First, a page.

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Bats is back: Six reasons Bautista is Blue Jays gold

After some back and forth between the Toronto front office and Bautista’s representatives, the two parties have come to an agreement (pending a standard physical).

This might just be the smartest move Toronto has made in the offseason; of course that’s not the biggest hurdle to conquer after losing potential free agent signings by Dexter Fowler and Edwin Encarnacion, but it’s important all the same. At the time of this article, the exact amount of the deal was not available, but it is reported to be higher than the 17.2 million offered to Bautista by the team back at the start of the offseason.

Getting back part of your 2016 team is not the sexiest free agent acquisition as far as offseason moves go. But when it comes to Bautista, there’s a lot of reasons to see this as a smart move.

Wisdom (and a ridiculous amount of home runs) comes with age
As Blue Jays President Mark Shapiro said of his recent talks with Theo Epstein of the Cubs, the emphasis on players now is simple: ‘young’. That’s what pushed the Cubs towards two amazing years of post-season success, including their first World Series trophy since 1908. The Blue Jays, also enjoying two years of post-season glory, bucked that trend — last year, the Blue Jays were the MLB’s oldest team by average age of their players.

This may not be the end of Bautista’s career. True enough, players over 40 are rare in baseball, and position players worth talking about are even rarer. But that’s not to say that exceptional hitters can’t stick around: Ichiro Suzuki, David Ortiz, Alex Rodriguez and Carlos Beltran all added significant value to their teams this year. And while two of those players are now out of the game, it at least shows that 36-year-old Bautista, if he can stay healthy and adjust to life as more of a first baseman and DH, could be playing for four or so more years.

Victory lap
A one-year deal, with a mutual option to extend another year, allows the team to work around the uncertainty of performance that Bautista’s age brings. With a one-year contract, you get a chance to build up the value of the player if he has a good year, and with it, the franchise. There’s mutual interest built into a deal like that between a franchise player and his team. If only we’d seen a similarly limited contract awarded to the newly acquired switch-hitting DH Kendrys Morales…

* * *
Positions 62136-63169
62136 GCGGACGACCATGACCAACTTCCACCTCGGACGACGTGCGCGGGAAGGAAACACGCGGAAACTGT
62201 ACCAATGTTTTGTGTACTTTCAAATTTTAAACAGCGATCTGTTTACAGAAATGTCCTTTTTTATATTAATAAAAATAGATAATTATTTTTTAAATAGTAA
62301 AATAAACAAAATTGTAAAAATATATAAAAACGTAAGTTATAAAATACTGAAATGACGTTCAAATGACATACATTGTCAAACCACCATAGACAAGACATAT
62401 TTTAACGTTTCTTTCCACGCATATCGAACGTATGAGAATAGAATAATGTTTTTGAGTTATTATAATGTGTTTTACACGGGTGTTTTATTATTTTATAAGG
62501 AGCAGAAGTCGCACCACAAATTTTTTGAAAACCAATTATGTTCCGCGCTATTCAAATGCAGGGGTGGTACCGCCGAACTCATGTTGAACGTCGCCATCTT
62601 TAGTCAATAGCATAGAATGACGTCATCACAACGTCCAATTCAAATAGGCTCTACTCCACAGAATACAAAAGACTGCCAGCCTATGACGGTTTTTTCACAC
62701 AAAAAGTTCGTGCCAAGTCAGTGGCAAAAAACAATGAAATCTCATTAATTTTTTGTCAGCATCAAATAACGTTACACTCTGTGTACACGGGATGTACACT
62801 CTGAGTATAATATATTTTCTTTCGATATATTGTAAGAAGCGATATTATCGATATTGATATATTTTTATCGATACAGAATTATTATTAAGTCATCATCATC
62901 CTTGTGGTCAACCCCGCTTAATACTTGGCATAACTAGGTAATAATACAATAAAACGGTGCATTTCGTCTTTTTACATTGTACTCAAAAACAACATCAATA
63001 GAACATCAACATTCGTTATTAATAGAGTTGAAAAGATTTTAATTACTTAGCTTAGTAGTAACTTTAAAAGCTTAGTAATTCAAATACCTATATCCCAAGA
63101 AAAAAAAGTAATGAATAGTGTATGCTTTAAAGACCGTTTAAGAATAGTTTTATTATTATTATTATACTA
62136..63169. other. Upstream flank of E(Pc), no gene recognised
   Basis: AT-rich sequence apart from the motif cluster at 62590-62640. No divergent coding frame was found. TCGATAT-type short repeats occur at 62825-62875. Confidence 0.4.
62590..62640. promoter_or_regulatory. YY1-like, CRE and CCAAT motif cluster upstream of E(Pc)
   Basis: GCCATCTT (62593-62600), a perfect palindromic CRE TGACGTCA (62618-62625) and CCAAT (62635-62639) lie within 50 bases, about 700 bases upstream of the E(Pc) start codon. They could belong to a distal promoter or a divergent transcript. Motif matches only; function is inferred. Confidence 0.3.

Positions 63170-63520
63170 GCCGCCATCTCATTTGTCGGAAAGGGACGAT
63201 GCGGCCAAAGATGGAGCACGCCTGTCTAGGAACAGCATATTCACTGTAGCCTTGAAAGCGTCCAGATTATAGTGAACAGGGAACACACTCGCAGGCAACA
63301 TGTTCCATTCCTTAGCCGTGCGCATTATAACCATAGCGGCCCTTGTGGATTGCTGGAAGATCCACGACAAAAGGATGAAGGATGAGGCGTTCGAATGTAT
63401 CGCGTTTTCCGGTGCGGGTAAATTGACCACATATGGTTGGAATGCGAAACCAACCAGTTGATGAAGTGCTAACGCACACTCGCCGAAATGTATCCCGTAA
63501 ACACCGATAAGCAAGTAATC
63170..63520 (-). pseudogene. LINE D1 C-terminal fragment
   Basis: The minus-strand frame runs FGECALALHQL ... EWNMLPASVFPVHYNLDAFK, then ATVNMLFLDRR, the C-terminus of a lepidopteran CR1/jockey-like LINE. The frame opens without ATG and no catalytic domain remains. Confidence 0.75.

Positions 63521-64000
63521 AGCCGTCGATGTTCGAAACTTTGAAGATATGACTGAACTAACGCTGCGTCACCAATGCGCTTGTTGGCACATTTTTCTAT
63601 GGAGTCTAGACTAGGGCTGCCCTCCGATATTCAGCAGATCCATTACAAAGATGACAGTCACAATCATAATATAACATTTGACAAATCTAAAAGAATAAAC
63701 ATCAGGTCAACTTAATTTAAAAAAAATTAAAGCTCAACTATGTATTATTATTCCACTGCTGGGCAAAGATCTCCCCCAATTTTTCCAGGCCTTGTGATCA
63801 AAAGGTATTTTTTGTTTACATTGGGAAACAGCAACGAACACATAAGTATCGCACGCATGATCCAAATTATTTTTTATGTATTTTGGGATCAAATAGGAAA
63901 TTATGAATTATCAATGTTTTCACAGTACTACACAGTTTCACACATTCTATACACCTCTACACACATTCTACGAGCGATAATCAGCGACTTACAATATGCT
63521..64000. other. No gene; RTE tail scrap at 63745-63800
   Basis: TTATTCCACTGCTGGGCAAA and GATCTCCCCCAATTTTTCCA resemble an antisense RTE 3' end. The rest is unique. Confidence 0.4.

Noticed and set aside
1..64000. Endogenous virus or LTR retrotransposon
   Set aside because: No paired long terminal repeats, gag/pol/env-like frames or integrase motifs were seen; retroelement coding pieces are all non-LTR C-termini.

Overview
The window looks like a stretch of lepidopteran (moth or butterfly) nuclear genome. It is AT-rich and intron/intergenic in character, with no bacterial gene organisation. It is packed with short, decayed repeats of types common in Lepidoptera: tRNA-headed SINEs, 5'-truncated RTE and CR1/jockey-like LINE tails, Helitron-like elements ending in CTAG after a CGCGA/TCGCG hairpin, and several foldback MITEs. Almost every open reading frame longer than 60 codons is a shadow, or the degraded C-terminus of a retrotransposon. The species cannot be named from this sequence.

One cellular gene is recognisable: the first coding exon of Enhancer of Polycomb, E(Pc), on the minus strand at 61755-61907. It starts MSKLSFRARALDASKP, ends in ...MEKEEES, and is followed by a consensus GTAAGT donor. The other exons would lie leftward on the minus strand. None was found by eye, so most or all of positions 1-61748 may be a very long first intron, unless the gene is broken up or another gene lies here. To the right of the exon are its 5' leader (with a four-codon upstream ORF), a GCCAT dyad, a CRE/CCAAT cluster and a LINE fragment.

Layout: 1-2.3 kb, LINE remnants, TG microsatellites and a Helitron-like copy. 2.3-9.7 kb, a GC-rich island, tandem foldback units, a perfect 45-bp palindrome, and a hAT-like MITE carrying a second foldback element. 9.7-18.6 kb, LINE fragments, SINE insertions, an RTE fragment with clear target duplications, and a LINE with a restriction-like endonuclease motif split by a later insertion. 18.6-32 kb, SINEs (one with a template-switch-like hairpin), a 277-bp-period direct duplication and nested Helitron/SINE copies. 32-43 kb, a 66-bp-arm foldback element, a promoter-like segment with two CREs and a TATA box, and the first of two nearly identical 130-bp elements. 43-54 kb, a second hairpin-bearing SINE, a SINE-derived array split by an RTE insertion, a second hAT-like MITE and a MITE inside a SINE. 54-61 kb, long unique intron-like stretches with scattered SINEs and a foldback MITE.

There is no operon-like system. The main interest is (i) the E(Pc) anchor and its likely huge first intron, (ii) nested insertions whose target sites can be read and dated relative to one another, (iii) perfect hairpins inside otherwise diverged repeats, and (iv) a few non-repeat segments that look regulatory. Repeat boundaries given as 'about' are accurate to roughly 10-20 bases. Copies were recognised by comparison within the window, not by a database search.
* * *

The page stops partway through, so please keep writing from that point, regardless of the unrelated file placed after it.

Bats, Joey Bats
Sure, sure, it’s cliche, but you can’t deny the value of returning the hometown hero to his rightful throne. Bautista joined the Blue Jays in 2008 to very little fanfare, but within a decade, he grasped more awards than a Jays batter in years: two times a home run leader, three-time silver slugger, he set the franchise record for home runs in a single season, and sits behind only Carlos Delgado for the team’s all-time total home run record. Back in the late 2000s, the team was in a sustained lull after many years of being competitive, but never cracking through the divine heights of that era’s Yankees and Red Sox teams. With the trade of ace pitcher Roy Halladay to the Phillies, there was a vacuum of heart present in the team. Thankfully, Bautista stepped up, and provided Toronto fans with some captivating firework home runs. See below for an apt poetic pitting of Halladay vs. Bautista on the ace’s return to his team’s ballpark back in 2011 — and apologies for the shaky, fired up crowd cam.

He gets on base — a lot
Bautista is the Jays’ franchise leader in walks in a single season (an astounding 132 in 2011), and the slugger has excelled at getting on base every year since he joined the team. True, 2016 was a bit of a dip in his performance, but that can mostly be chalked up to injuries. If Bautista continues to deliver his average amount of walks and slugging (.861 over his career), he’ll be a far superior contribution to the team compared to other outfielders that were up for grabs this offseason (looking at you Jay Bruce and Michael Saunders). And if not, as said above, it’s only a year.

Bad outfielding is good outfielding
In terms of recent team history, the Jays have been very comfortable stocking their outfield with sub-par defense in order to supply offense. This is how we saw the rugged individualism of Melky Cabrera working the outfield. Or Michael Saunders’ interesting paths to track down fly balls. Having Kevin Pillar’s incredible defense saves the team from too many slip ups. For now, I can live with that if Toronto can keep pushing more power out of its corner outfielders — during a time where power is the last thing outfielders are producing. It got the team deep into the postseason two years in a row. Enough said.

The Bat Flip
With Bautista around, the Jays have an excuse to keep messing with Texas, flipping random objects with arrogant charm and generally carrying on like post-season rugrats. Sounds like fun.

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